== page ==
Sorrentinos in a bowl
Serious Eats / Kevin Vaughn

One of Buenos Aires’ greatest attributes is the close proximity to pasta no matter where you find yourself in the city. Walk down any street long enough and you will run across a small, family-run pasta “factory.” They’re easy to spot: A display case decorated with a dozen types of fresh pasta or pastel-colored cardboard boxes waiting to be filled with noodles usually figure prominently in the window. Peek inside and a cook dressed in a characteristic white frock is probably working the old machines that flatten dough into dozens of pasta shapes, long noodles, or square strips that are cut into circles, squares, or triangles that are later stuffed with sautéed vegetables or ham, and most likely, lots of mozzarella or ricotta cheese. 

The legacy of Italian immigration—between 1870 and 1920 nearly 4 million Italians immigrated to Argentina, making up 25% of the population according to the 1914 census—isn’t just the frequency with which Argentinians consume pasta, but the furor and fanaticism that they attach to it. 

In Buenos Aires, people are as loyal to their choice pasta shop as they are to their favorite football team. Every day of the week, but particularly on Sunday afternoons, long lines of customers grab a number and wait patiently to buy their favorite pasta and sauce by the kilo. 

“I buy fresh pasta from Del Patrello or Soma, which are both close enough to where I live,” says cook and baker Trinidad Benedetti. “I don’t see the point in buying from anywhere else.” 

Restaurants operate with the same mysticism and develop signature pasta dishes that birth legions of loyal fans, sometimes nationally. In the north Atlantic beach city of Mar del Plata, the Vespoli family lays claim to inventing the sorrentino, a round stuffed pasta known for its size—two, sometimes three times the size of a typical ravioli.

“Every pasta has its own personality,” writes Virginia Higa in her novella, Los Sorrentinos, a fictionalized account of her childhood spent with her relatives, the Vespolis. The original sorrentino was made with ham and cheese and, Higa writes, big enough to require three or four bites. The dish became so popular in Mar del Plata that the restaurant’s patriarch, Don Chiche, attempted (and failed) to patent the recipe in Buenos Aires.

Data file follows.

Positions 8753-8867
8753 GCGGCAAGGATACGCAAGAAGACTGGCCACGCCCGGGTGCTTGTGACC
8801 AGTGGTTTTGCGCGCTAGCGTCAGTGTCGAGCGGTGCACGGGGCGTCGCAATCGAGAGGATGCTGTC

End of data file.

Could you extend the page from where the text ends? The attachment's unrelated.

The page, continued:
Sorrentinos in a bowl
Serious Eats / Kevin Vaughn

Today, sorrentinos are found in restaurants and pasta shops all over the country. Amongst all the types of stuffed pasta, they feel the most emblematic, not just because they were invented here but because their size mimics the Argentine habit of eating with the eyes almost as much as the taste buds. 

“Our food is defined by its abundance,” says Rosario Ranieri, the third-generation owner of Spiagge di Napoli, an Italian restaurant that has been a fixture of Buenos Aires’ Boedo neighborhood since 1926. Spiagge is known for its pasta, like hand-rolled fussiles al fierrito, a noodle that is spun around a thin rod to create a hollowed, corkscrew shape and finished off in a salsa that combines pesto, red sauce, cream, and slices of baked ham. Customers can order them by the kilo to share. 

Spiagge makes their sorrentinos with ham and cheese topped with the diners’ choice of salsa; the filling was stacked so high that they looked like upside-down espresso cups.

Exercises in Abundance

I started my initial trials by focusing on the dough. Many restaurants finish sorrentinos in a metal tray in the oven, smothering them in sauce and cheese that melts until it’s bubbly and brown—it’s fantastic. Yet the traditional Argentinian dough made with all-purpose flour, eggs, and water doesn’t take full advantage of the finishing technique. The dough softens considerably and takes on a pillowy texture that I more readily associate with a varenyky than a slightly al-dente pasta. I wanted something stronger that would withstand an extra few minutes in the oven without creating a texture that is nearly indecipherable from its creamy, cheesy interior. So I turned to semolina. 

Benedetti shared her recipe with me. It calls for 20 egg yolks for every kilo of semolina, resulting in a hard dough that requires no kneading, but instead a long resting time and extra folding and rolling. 

Dough before being miced
Serious Eats / Kevin Vaughn